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Time to consider farmland lease options for 2021


This time of the year farmers who are renting farmland, and owners, are negotiating leases for the 2021 crop year. I receive inquires on a regular basis from landowners about farmland values and cash rents, particularly if they plan to re-negotiate the price, terms or conditions with an existing tenant farmer, or are because they are making a change. 

 Past farm leasing surveys have consistently shown that there are many variables, most tangible, and some intangible, which usually result in the final negotiated cash rent to be higher or lower than the USDA Census county average rate. The USDA average cash rent for non-irrigated farmland Monroe County for 2019 is $131 per tillable acre, down $9 per acre from 2017. The average price per acre in Lenawee County is $138, up from $129 in 2017 while Washtenaw County is $83.50 per tillable acre, down $1.50 from 2017. Irrigated farmland in Monroe County has an average cash rent of $219 per acre. USDA did not have a survey amount for 2020 or 2018. 

 All farm leases, whether fixed cash, variable cash, crop-share, building or pasture leases should be in writing. This should not be viewed by either party as a lack of trust, but to ensure that both parties, or their heirs, know what all the terms of the lease are. There have been disputes over even simple matters, as the landowner expecting the farmer to walk soybean fields and pull weed escapes. It seems every year there is one or more tenant farmer has not paid the rent or had the check bounce. One aggrieved local landowner surprised the other party by putting a lien on property or equipment for the past due amount. 

 There are several sample generic lease forms that landowners and farmers can modify and use and of course an attorney can draw up a lease as well. The Midwest Plan Service based at Iowa State University has various sample lease forms that have been written, reviewed and edited by members of the North Central Farm Management Extension committee. These include cash, crop share, pasture, farm building or livestock facility and machinery lease forms. All sample forms are available free of charge at; www.mwps.sws.iastate.edu/free-lease-forms. Extension attorneys at the University of Illinois also have sample cash farm lease forms as well.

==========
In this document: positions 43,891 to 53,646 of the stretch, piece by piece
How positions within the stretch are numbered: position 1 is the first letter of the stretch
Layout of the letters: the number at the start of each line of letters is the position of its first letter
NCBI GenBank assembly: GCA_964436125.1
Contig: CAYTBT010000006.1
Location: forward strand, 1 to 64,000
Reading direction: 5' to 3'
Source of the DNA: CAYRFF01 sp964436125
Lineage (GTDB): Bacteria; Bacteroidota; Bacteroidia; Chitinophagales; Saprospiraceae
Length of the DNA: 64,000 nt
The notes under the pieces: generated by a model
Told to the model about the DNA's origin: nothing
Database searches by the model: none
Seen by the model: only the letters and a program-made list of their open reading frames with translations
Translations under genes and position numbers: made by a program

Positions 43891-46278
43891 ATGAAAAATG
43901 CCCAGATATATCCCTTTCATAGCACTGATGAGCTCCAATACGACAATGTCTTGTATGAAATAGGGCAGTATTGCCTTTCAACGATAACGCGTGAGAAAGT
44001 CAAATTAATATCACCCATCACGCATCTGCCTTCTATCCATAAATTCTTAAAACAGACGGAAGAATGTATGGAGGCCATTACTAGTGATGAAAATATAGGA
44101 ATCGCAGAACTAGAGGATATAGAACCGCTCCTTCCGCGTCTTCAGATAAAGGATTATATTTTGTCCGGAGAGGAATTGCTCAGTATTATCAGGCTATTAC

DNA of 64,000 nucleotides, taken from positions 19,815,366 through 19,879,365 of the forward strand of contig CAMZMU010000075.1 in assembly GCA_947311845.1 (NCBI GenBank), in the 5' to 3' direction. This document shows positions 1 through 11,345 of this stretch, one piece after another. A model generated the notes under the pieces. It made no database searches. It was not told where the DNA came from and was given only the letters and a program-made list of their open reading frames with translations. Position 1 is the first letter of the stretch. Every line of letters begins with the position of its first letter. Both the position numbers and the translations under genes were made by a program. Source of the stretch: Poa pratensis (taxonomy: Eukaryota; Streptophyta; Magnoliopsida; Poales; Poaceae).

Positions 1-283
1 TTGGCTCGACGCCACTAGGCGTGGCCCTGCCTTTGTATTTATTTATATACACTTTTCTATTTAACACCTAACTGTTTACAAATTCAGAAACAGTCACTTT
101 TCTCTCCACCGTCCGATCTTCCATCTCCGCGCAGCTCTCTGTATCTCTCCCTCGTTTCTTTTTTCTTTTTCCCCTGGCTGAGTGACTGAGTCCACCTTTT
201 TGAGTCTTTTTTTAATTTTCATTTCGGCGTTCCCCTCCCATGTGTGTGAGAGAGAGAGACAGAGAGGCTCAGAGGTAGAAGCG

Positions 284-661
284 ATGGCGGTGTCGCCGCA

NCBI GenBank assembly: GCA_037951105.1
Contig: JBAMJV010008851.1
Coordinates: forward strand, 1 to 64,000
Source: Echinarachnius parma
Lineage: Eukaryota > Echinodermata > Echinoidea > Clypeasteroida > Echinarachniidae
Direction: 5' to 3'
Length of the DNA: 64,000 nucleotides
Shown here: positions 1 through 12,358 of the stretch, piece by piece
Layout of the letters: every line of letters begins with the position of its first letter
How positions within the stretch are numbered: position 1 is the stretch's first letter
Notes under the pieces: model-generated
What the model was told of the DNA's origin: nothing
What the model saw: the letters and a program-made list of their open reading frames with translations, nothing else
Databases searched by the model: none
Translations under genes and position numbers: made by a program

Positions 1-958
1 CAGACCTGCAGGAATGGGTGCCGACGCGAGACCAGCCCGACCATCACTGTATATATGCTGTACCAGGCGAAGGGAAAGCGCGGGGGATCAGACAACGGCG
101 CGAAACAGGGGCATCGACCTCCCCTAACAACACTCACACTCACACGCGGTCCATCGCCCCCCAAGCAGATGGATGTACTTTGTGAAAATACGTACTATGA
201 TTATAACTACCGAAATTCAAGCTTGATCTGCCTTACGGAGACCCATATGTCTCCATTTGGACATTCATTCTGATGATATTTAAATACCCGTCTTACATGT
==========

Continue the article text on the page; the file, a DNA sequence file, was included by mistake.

Some of the many variables that can affect crop land rent, higher or lower, include;

• Size and location of the tract of land and the distance to the “home” farm.

• Soil type, soil fertility level, weed history, presence of rocks, ditches or other nuisances or hindrances.

• Surface and subsurface drainage, a tile map, soil erosion characteristics or restrictions of tillage used.

• Past crop and yield history and the presence of soil pathogens, such as Soybean cyst nematodes, Sclerotinia white mold, Sudden Death Syndrome, Phytophthora root rot, etc.

• Proximity of non-farm neighbors, schools, home gardens, organic farms or other factors that can affect pesticide, anhydrous ammonia use, night-time farm work, or where the farm has the potential for trespassing or crop damage. 

• Width of roads, bridges, amount of traffic, bordering trees or other hindrances.

• Payment schedule and the length of the lease.

• Neighboring weedy fields or the requirement to keep non-farm ditches or other non-tillable areas mowed and clean, or restrictions of crops grown, such as no corn or only low height crops.

• Hunting privileges. 

• Availability of buildings or electricity and gravel driveways suitable for modern farm equipment.

An intangible but nevertheless real factor affecting land rental price is the integrity of the tenant farmer. There is a real dollar value to the landowner of having a trustworthy tenant farmer, especially for an absentee landowner. Though this factor is hard to quantify in terms of actual dollars per acre, this should result in a lower cash payment than if the landowner is constantly worried about getting paid on time, has trouble communicating with the farmer, or is concerned about the land and its use or abuse. A good tenant will keep weeds under control, make payments on time, control soil erosion, soil test on a regular basis, and do other things that will not run down or erode the topsoil on the farm. They will also keep the landowner informed and provide them with a copy of soil tests, yields and other farm information. 

Landowners simply interested in securing the highest possible cash rent have no idea of all the little things that a “good” farmer does to look after the soil and farm. A tenant farmer paying very high cash rent may cut corners to keep their overall costs down, such as running down the soil fertility level, and could be negligent of important details that the landowner assumed would be done.